Proselytes of a freak-Folk anti-movement have sprung like mushrooms since the turn of the millennium. They bring a welcome and long overdue return of bare-arsed loopiness in what we still call popular music. Whatever one's views on Devendra Banhart one cannot deny the joyful nonsense that he sprayed around in every direction. Hippy ridiculousness, or optimism if you must, has always been hilarious when watched from the sidelines and I have enjoyed myself mightily as this new form of expression wafted, like a summer breeze of pixie love-spore, over the popular mind.
Folk is, of course, a four letter word, and in England it gives rise to a deep seated pavlovian response, gushing unstoppably from our most primitive wellspring of national identity, guarded at a secret location somewhere in Devon. Once tickled with the Folking-stick it can only be a matter of time before any Englischer finds a finger, hopefully their own, buried in their right ear.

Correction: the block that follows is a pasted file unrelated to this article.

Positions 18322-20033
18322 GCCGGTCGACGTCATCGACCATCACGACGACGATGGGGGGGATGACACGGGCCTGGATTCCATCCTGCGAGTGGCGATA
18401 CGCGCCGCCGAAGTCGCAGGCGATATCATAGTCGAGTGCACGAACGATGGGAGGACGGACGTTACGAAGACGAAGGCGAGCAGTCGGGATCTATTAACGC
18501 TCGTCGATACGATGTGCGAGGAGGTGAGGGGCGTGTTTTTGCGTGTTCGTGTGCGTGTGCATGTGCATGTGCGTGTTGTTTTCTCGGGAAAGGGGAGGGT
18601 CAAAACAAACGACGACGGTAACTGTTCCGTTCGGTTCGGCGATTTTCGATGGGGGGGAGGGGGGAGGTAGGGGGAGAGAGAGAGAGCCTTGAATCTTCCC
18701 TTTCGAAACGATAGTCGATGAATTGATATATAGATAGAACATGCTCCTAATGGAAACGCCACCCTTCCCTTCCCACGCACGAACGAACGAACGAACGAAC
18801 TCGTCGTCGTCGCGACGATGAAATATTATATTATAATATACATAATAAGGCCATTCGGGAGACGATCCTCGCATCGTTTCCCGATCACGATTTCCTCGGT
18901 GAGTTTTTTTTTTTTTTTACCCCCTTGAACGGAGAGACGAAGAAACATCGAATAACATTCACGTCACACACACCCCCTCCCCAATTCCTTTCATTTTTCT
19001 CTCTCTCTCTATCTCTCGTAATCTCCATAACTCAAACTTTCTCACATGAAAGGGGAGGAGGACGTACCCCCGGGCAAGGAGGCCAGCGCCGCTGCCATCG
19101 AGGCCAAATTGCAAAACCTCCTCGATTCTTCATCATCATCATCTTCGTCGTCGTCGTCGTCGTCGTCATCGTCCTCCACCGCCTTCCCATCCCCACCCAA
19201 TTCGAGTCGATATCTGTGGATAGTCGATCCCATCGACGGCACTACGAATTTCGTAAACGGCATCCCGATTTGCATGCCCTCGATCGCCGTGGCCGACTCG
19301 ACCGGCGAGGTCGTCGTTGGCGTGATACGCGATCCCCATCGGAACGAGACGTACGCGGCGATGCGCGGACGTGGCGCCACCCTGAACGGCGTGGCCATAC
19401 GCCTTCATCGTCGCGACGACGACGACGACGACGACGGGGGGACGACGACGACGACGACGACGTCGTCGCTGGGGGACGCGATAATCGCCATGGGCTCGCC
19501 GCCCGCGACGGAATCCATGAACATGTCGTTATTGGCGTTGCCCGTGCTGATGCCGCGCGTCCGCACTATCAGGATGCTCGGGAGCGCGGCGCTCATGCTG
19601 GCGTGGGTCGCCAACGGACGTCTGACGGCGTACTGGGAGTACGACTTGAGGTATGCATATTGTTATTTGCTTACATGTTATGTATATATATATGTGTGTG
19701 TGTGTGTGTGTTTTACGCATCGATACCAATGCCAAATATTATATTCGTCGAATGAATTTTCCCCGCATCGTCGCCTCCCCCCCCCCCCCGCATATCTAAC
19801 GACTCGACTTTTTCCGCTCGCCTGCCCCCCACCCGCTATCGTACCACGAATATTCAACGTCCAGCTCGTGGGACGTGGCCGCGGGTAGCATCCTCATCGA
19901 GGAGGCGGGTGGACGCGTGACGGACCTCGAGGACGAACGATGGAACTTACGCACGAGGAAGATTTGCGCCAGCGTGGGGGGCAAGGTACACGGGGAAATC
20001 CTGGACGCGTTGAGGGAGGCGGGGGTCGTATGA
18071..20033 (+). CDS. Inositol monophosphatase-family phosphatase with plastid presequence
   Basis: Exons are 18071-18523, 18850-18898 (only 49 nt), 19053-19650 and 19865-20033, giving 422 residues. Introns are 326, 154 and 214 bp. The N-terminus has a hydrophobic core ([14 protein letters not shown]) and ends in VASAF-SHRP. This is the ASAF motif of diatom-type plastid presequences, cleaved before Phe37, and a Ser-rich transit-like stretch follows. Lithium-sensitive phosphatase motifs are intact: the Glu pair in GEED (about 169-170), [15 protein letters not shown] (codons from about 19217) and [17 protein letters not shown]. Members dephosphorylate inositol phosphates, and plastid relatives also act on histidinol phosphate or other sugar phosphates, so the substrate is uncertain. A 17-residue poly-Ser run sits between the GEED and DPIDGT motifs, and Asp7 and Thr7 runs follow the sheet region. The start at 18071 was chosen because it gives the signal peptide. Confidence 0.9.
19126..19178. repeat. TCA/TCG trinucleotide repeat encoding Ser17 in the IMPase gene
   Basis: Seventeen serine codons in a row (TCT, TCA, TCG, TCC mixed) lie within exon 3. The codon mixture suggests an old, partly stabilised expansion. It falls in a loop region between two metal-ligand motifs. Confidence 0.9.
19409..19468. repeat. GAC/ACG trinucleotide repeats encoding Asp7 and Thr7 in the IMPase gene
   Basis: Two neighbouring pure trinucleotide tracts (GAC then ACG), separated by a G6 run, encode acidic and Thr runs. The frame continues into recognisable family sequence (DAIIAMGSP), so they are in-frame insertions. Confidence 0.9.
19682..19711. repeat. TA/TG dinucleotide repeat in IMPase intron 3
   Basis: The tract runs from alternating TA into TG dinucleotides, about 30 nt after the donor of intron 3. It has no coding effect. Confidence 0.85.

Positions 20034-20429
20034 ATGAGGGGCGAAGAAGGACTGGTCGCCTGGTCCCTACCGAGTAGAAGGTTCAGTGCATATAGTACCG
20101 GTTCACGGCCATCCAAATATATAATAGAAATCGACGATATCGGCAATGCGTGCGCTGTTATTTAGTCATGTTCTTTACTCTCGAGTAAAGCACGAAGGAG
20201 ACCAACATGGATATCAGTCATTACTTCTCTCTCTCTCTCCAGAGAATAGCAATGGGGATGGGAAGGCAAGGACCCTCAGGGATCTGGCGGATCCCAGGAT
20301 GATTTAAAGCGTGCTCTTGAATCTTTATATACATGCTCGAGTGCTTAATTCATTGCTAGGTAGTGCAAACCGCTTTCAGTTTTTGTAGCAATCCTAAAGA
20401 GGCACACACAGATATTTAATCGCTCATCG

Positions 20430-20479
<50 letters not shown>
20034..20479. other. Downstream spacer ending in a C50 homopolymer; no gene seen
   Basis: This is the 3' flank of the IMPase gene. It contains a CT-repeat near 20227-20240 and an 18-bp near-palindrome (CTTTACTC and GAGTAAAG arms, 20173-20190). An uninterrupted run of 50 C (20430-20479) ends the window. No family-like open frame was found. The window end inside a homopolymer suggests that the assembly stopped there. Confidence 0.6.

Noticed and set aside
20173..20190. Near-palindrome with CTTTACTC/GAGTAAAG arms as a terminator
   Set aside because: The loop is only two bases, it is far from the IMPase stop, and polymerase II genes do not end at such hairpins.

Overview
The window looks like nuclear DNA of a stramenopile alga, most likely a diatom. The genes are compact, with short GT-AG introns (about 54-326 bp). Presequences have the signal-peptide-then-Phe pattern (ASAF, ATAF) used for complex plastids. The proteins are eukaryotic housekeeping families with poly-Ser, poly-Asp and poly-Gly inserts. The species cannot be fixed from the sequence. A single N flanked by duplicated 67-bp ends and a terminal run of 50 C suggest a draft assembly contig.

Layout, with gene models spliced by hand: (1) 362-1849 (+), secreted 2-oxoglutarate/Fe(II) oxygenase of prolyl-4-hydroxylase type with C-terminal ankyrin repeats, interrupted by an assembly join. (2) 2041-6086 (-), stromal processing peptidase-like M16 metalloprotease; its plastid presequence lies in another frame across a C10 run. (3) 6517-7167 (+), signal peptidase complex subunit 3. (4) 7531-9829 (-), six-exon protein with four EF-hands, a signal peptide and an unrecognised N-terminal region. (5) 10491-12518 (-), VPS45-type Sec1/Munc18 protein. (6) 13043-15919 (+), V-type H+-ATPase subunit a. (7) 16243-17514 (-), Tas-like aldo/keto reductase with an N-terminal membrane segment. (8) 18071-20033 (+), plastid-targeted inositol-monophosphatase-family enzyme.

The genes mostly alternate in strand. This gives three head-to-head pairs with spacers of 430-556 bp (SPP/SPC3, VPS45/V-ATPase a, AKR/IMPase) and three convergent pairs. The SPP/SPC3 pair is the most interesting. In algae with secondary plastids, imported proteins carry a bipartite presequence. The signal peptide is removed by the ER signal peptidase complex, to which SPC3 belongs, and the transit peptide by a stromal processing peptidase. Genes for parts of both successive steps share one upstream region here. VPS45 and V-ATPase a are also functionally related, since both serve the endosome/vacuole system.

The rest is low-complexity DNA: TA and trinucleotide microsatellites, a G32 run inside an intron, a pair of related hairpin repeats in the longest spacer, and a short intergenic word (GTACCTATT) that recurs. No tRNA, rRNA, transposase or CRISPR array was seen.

But something miraculous appears to be underway. A plucky young tribe of musicians are daring to hoist the musty flagon of Folk to their mouths while retaining their personal vision and sense of muscial adventure. Both Scratchy and I are big fans of Johnny Flynn and I am waiting very impatiently for Rough Trade to source my copy of his new album. In the meantime I have struck upon a couple of albums that, without doubt, bear evidence of something heartfelt, fun, fragile and, in one case perhaps, not quite finished.
Ellis Island Sound, The Good Seed. A truly beautiful and atmospheric record, brimming with a soft melancholy and the briny breeze of the east coast flat-lands.
Virgin Passages, Distance. I may be wrong, but this feels more than a touch acid-drenched. Shambolic? Perhaps. Brief? Definitely! But utterly compelling.